How to Eat Bread, Cheese and Soup
Push your soup spoon from the front of the bowl away from you to catch a mouthful. Bring this to your mouth and tip the soup in from the side of the spoon; don't try eating with your spoon at 90 degrees to your mouth. Don't suck or slurp. Tilt the bowl away from you in order to get the last few spoonfuls. Put your spoon down while you break off pieces of bread. Leave your spoon in the bowl, not on the side plate, when you have finished.
Bread rolls are eaten from a side plate to the left of a place setting. You should break your roll into bite-sized pieces that are eaten individually. Break off a new piece for each mouthful, rather than dividing the roll into chunks in advance. Butter, if desired, is taken from the butter dish and placed on the edge of your side plate. Each piece, or mouthful, is individually buttered.
The same applies to the artisan sliced bread often found in restaurants and to melba toast. Hot toast may be buttered all in one go but if it is to be spread with something such pâté for a first course, follow the bread roll method as above. Brown bread and butter, served with smoked salmon, is ready buttered on the table on a plate, usually cut into halves diagonally.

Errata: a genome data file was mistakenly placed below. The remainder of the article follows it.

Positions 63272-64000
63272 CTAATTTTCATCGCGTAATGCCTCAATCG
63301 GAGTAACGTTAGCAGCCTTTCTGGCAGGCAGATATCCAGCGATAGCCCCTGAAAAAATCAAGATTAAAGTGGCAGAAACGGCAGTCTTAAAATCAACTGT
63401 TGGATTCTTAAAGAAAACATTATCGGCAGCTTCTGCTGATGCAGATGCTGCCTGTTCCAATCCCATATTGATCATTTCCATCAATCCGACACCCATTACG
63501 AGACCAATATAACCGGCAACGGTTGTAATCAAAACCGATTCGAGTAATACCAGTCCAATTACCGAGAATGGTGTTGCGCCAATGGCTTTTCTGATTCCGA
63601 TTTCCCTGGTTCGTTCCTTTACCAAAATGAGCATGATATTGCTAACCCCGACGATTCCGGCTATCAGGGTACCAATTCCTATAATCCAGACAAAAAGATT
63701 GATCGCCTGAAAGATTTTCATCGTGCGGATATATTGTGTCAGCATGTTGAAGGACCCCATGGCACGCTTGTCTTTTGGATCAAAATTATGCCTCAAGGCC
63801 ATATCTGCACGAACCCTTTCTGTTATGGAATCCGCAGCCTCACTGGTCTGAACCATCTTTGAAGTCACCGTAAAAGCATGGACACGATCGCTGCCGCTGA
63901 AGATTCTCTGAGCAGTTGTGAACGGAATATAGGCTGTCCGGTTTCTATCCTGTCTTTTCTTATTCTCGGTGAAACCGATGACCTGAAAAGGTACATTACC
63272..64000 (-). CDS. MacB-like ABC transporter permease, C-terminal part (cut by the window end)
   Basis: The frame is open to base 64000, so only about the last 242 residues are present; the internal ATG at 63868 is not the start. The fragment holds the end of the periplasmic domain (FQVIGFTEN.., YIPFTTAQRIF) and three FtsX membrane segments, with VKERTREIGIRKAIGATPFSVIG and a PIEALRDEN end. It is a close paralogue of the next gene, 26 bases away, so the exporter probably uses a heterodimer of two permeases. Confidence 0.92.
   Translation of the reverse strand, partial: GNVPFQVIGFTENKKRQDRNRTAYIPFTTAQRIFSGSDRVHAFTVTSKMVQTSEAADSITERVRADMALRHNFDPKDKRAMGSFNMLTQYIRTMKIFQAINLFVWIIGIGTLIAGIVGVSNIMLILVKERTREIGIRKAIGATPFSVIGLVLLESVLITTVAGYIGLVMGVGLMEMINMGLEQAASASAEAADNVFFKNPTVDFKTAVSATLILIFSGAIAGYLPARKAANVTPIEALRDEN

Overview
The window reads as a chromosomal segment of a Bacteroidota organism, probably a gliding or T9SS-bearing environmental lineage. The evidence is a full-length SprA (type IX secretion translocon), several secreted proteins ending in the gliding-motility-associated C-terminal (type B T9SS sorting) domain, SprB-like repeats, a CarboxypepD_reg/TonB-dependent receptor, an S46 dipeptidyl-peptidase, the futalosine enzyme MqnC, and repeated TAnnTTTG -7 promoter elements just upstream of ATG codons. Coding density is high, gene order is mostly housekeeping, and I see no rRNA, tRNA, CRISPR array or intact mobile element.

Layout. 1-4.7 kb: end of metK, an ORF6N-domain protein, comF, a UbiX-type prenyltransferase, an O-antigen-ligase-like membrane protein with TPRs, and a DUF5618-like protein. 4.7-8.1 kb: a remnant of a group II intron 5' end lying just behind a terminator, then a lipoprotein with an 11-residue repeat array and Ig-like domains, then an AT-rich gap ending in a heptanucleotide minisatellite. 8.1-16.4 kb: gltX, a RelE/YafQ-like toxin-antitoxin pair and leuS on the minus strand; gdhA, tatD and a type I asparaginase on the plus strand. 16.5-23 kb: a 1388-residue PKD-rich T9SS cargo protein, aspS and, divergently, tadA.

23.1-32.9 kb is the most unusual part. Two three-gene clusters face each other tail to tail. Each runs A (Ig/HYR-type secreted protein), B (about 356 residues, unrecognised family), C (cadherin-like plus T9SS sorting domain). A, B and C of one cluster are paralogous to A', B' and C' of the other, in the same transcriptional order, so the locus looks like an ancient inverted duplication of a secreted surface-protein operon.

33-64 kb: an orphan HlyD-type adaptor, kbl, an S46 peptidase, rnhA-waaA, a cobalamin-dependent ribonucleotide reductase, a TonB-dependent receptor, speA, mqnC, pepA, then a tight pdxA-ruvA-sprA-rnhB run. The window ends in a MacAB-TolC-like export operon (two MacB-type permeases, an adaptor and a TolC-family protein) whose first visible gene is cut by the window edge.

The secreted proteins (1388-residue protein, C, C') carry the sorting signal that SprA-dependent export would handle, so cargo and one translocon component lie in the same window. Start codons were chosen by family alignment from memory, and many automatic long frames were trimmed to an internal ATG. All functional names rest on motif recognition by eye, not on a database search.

Always use the cheese knife provided to cut cheese from a communal board, not your own butter knife. Round cheese must be treated like a cake: cut triangular portions. With a wedge such as Brie, cut slivers lengthways. Never, ever cut the nose off a triangular wedge. Stilton is usually sliced, but if a spoon is provided, scoop a portion of cheese from the middle. Rind may be eaten or left, as you wish. Bite-sized morsels of cheese and biscuit should be brought to the mouth, rather than biting off mouthfuls from a great hunk of cheese on an entire cracker. It is fine to use fingers to eat hard non-messy cheese with no biscuits or bread, perhaps with celery or grapes. Cut it into small pieces first.